- The same text on a link should not be used on different URL within a page
You often see online shops with rows of products, each with a “More information” or “Buy” button. This is not good for accessibility. Best practice is to make any text for a link to a URL the same and unique throughout a page. Not just helpful to disabled customers. If the page uses links to the same URL throughout the page, the text should be the same. This means by simply changing “More information” to “More information about product X”, it makes it compliant.
If you have a visual impairment, you could struggle to see contrast between colours.
The Guidelines say that you should ensure there is at least a ratio of 3:1 between background and foreground colours. The higher the ratio, the clearer it is to see. Black text on white background comes up at 21:1, for example. Best way to know this is to test using an online testing site to help with these. You enter background colour and foreground colour and it gives you the contrast ratio. WebAIM has a very good free version: https://webaim.org/resources/contrastchecker/
Ensure that the language is the right level for your audience and that, if you have a multilingual site, that you always show the right language. All system text should be translated as well. This is not something that most automated testing websites do, so worth taking some time to check out yourself.
Ensure that any downloadable content is compliant too.
It can be as simple as making a well-structured simple document that avoids complicated forms. For PDFs, there are plenty of different free and paid for services online. For Microsoft Office, Microsoft has this handy checker: https://support.office.com/en-us/article/use-the-accessibility-checker-to-find-accessibility-issues-a16f6de0-2f39-4a2b-8bd8-5ad801426c7f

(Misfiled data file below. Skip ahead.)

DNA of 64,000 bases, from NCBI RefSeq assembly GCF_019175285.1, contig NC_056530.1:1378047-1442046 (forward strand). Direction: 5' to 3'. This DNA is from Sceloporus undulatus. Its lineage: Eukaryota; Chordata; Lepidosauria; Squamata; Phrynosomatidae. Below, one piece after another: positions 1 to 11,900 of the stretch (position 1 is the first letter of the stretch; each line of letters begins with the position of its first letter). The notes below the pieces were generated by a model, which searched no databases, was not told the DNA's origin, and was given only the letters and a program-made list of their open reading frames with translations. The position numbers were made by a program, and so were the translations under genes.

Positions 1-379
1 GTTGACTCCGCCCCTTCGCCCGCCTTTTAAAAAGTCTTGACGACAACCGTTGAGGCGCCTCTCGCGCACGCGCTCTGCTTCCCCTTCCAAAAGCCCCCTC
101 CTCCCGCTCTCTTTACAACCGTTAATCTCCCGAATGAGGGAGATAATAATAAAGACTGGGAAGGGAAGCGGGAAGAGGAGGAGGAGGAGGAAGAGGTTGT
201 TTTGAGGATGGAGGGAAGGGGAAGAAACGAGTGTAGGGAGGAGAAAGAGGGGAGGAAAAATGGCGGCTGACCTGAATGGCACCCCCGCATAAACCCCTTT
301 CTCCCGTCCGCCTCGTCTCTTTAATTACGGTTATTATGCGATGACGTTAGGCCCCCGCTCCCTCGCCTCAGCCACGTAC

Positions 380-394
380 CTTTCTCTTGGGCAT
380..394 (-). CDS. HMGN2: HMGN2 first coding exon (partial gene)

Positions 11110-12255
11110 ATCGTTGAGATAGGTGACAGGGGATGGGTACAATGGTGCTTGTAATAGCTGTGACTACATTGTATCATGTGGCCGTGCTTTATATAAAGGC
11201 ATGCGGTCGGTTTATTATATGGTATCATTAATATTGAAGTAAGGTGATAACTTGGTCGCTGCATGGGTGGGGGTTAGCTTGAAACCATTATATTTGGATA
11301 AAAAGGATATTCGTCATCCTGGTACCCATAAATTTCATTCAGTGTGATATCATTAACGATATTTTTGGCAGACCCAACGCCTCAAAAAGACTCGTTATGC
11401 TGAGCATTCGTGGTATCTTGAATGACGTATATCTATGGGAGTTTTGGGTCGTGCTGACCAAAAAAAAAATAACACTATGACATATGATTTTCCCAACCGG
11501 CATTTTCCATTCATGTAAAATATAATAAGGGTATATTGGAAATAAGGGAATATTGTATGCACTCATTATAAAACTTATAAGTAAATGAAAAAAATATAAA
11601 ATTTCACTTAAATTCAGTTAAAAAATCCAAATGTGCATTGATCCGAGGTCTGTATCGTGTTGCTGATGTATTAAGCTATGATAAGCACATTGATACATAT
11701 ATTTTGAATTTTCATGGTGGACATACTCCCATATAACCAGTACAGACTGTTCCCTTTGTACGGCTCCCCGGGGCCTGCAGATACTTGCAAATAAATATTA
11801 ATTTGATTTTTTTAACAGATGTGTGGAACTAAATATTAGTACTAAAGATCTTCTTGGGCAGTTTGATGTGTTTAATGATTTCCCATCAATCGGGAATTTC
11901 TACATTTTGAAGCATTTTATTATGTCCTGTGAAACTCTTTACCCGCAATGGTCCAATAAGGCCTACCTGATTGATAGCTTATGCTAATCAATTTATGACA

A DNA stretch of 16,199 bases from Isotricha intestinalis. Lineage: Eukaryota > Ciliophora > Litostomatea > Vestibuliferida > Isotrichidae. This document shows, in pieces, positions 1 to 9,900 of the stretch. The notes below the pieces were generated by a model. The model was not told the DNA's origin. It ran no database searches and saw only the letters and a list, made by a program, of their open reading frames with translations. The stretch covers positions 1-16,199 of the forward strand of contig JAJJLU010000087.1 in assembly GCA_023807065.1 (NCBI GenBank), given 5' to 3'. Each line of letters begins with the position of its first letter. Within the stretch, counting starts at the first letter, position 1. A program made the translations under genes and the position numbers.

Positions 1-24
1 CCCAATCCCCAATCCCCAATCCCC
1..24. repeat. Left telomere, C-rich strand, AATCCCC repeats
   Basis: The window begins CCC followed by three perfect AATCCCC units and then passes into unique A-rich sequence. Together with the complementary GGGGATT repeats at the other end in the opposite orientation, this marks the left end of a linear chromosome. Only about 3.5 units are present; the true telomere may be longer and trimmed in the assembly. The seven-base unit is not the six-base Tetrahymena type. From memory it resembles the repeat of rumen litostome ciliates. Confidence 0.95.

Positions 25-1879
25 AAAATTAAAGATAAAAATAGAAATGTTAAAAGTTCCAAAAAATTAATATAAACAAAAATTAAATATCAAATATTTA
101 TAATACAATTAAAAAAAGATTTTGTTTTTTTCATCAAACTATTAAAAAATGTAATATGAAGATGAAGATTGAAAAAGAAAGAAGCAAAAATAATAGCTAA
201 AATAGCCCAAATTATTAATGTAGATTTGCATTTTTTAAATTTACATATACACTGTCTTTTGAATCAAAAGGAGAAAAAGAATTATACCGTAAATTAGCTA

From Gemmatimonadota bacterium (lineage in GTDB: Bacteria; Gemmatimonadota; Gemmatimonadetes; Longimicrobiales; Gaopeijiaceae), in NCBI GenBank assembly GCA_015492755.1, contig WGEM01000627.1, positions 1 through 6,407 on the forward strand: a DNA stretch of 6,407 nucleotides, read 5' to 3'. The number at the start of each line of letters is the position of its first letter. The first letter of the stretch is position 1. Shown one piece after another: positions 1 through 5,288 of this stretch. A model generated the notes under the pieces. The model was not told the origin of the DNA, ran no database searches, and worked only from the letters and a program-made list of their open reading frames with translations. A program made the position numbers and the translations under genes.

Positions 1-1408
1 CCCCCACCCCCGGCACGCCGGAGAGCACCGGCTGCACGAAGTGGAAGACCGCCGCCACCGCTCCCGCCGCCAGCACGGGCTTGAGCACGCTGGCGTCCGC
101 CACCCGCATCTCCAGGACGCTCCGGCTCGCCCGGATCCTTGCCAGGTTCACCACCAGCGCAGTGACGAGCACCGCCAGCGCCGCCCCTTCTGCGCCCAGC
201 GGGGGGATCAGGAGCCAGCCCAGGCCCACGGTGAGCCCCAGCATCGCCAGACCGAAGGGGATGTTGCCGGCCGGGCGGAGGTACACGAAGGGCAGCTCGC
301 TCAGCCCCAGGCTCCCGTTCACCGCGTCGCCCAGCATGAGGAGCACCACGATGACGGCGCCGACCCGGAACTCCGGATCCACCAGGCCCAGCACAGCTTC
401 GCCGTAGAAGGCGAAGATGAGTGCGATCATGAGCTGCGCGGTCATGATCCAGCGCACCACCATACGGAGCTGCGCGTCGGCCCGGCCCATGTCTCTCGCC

Ensure any video on your site has closed caption and audio description, where necessary. It is also worth considering adding a downloadable transcript of the video to help those that would struggle to access the video itself.
Need some extra help?
One of the best ways to check your pages for free, is to download some browser extensions. When installed, if you are sat on a page, you can press a button and see the issues on the browser.
For pure accessibility testing, I would recommend WebAIM WAVE: https://wave.webaim.org/extension/
It is very good at testing and explains the issue is, why it matters to fix it and how to fix it. It also tells you the standard you would achieve by fixing it.
Full page test plug-in
Google quietly had a full-page tester out for some time. It is a free browser add-in called Lighthouse: https://developers.google.com/web/tools/lighthouse.
This does a full spectrum of tests on your website’s page from Accessibility, through performance to SEO.
Does that help?
Accessibility is perceived as a big task for website owners to get sites compliant. Hopefully, in this article, I have been able to demystify it slightly and with minimal effort and little cost, you can go some way to becoming a bit more accessibility compliant. You never know, you might get an increase in website traffic.